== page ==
Science Is Just Another Profession

May 21 2009 Published by under Careerism, Conduct of Science, Tribe of Science

Mad Hatter has an excellent post up today concerning her attitude towards science. As she so eloquently puts it:

My dirty little secret is that I don't love science. Don't get me wrong--I'm very happy with my job and career path and I'm excited by my research projects. What I mean is that I love getting to work on interesting and challenging problems, but they don't necessarily have to be scientific problems. I don't have a specific passion for science, nor do I feel that being a scientist is my "calling," so to speak.

More inside the crack.

I've heard some scientists say that those who don't love science have no place in academic research. I say that's a load of crap. Science is not a deity at whose feet only the most devout and ardent are worthy to kneel. And in my experience, the people who love science are, on average, no more talented at it than those who simply enjoy being scientists and have a desire to succeed.

Absofuckinglutely! Science is a profession, like any other. The idea that one needs to treat it like some kind of religious calling is pernicious bullshit.

52 responses so far

  • becca says:

    Aww, shucks. You're just saying that cause you'd make an awful monk.

  • Alex says:

    The idea that one needs to treat it like some kind of religious calling is pernicious bullshit.
    Preach it, brother Physioprof!
    Um, I mean, good point, colleague.
    This point cuts multiple ways. To the extent that people act completely shocked when science can be as crappy as any other job, it is an admonition to them. OTOH, some people act like it should be even crappier than any other job, and it should consume every waking moment (and you should have more waking moments than people in other jobs who somehow manage to sleep now and then), and this is also a refutation of that bizarre notion.
    It's a job. It's going to suck at times, but it shouldn't be something for which you are expected to bear any burden and put up with any amount of bullshit.

  • Luigi says:

    I think one can absolutely be a 'successful' scientist even if you don't absolutely love it. Just like smart hard working people can get by at lots of things. But I don't think you can be a great scientist unless science -- the rigorous and methodical pursuit of new knowledge -- gives you a mental orgasm.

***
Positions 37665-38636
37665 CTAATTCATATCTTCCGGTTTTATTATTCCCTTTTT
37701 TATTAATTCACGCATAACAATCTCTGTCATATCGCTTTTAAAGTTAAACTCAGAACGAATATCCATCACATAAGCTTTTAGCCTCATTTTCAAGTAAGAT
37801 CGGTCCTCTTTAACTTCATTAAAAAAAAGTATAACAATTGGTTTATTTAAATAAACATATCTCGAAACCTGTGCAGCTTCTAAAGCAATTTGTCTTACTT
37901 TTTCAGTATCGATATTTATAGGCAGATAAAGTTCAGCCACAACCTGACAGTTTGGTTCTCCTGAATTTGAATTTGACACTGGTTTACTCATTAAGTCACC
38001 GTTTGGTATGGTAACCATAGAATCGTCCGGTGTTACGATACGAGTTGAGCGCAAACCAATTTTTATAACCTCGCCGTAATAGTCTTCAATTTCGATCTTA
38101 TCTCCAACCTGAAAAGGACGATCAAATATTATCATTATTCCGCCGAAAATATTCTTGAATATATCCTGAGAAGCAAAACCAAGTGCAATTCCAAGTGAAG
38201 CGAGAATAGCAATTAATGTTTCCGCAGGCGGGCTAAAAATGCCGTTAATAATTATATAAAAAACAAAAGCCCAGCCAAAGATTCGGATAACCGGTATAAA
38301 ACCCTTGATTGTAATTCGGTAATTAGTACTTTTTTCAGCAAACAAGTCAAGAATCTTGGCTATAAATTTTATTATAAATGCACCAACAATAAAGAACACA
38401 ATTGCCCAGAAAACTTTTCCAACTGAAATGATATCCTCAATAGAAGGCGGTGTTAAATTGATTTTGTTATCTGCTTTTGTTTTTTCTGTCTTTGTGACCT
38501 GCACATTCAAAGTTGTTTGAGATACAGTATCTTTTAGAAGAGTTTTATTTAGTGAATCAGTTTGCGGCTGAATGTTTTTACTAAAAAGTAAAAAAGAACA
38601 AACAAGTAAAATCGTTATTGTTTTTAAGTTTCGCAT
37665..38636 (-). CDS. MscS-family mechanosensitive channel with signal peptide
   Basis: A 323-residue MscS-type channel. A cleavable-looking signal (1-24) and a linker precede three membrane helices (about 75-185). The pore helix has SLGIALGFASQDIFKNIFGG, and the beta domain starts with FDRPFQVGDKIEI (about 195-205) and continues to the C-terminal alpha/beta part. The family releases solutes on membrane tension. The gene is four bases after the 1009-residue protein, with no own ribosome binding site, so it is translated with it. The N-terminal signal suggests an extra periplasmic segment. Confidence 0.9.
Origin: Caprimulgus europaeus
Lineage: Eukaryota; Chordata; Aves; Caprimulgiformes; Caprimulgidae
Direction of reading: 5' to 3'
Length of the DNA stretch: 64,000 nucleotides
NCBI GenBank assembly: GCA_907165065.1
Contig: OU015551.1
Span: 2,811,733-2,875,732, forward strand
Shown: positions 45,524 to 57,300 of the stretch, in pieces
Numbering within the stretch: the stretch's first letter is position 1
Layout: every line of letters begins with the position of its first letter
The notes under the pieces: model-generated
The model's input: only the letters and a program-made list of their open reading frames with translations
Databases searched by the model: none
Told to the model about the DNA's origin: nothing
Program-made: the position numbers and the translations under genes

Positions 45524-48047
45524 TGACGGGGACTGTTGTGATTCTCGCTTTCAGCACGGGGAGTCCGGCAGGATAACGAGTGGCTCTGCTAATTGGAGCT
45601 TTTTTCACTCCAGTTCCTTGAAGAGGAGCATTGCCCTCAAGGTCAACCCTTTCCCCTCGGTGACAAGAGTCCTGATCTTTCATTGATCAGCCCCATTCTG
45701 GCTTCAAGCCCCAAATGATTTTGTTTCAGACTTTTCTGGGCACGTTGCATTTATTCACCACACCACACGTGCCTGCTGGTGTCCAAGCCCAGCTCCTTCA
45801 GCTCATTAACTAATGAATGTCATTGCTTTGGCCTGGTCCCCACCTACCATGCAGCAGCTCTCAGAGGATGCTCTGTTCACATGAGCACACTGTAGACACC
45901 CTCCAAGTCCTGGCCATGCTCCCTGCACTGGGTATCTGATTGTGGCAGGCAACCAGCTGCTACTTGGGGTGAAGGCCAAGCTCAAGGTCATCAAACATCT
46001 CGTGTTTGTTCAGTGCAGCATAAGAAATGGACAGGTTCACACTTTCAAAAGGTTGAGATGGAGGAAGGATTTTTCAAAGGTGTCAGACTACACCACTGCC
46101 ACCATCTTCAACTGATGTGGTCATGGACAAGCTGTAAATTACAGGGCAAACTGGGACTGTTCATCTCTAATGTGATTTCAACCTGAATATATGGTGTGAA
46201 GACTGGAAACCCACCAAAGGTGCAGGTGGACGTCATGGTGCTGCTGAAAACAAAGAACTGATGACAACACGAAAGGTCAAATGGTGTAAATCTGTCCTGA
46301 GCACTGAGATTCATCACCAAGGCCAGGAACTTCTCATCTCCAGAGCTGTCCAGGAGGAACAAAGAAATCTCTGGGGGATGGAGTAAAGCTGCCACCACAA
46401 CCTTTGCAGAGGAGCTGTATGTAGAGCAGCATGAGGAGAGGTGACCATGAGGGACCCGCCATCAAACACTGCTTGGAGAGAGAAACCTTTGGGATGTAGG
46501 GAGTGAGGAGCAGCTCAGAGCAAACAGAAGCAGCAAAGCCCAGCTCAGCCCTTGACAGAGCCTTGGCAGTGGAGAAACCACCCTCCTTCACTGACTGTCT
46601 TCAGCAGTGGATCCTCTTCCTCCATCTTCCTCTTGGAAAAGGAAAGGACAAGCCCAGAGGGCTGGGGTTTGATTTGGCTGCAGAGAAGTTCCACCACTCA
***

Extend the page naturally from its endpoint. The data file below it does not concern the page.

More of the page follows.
I have yet to meet a really successful and brilliant scientist who doesn't live and breathe their stuff.

  • antipodean says:

    If it were a profession we'd have professional salaries.

  • Anonymous says:

    "I have yet to meet a really successful and brilliant scientist who doesn't live and breathe their stuff."
    Yeah, but in which profession can you be really successful and brilliant without living and breathing the stuff? I'd argue that it's a common characteristic of all brilliantly successful people.
    I think Mad Hatter said something a little bit different, that she enjoys working on interesting and challenging problems, and science happens to be the focus of the one's she's addressing now. There are challenging problems everywhere (for example, how to fix the California budget mess. That one makes me ill. If I were in charge of that one, I'd quit).

  • Luigi says:

    Yeah, but in which profession can you be really successful and brilliant without living and breathing the stuff? I'd argue that it's a common characteristic of all brilliantly successful people.

    Good point.
    Still, I'd hate to think any grad students or postdocs reading this will get the idea that simply punching the clock is good enough to have a career as a scientist. It isn't. Not because science is inherently different, as you say. But rather because you still have to compete (for jobs, grants, students, etc) with all the people who DO live and breathe their stuff.

  • Anonymous says:

    "But rather because you still have to compete (for jobs, grants, students, etc) with all the people who DO live and breathe their stuff.'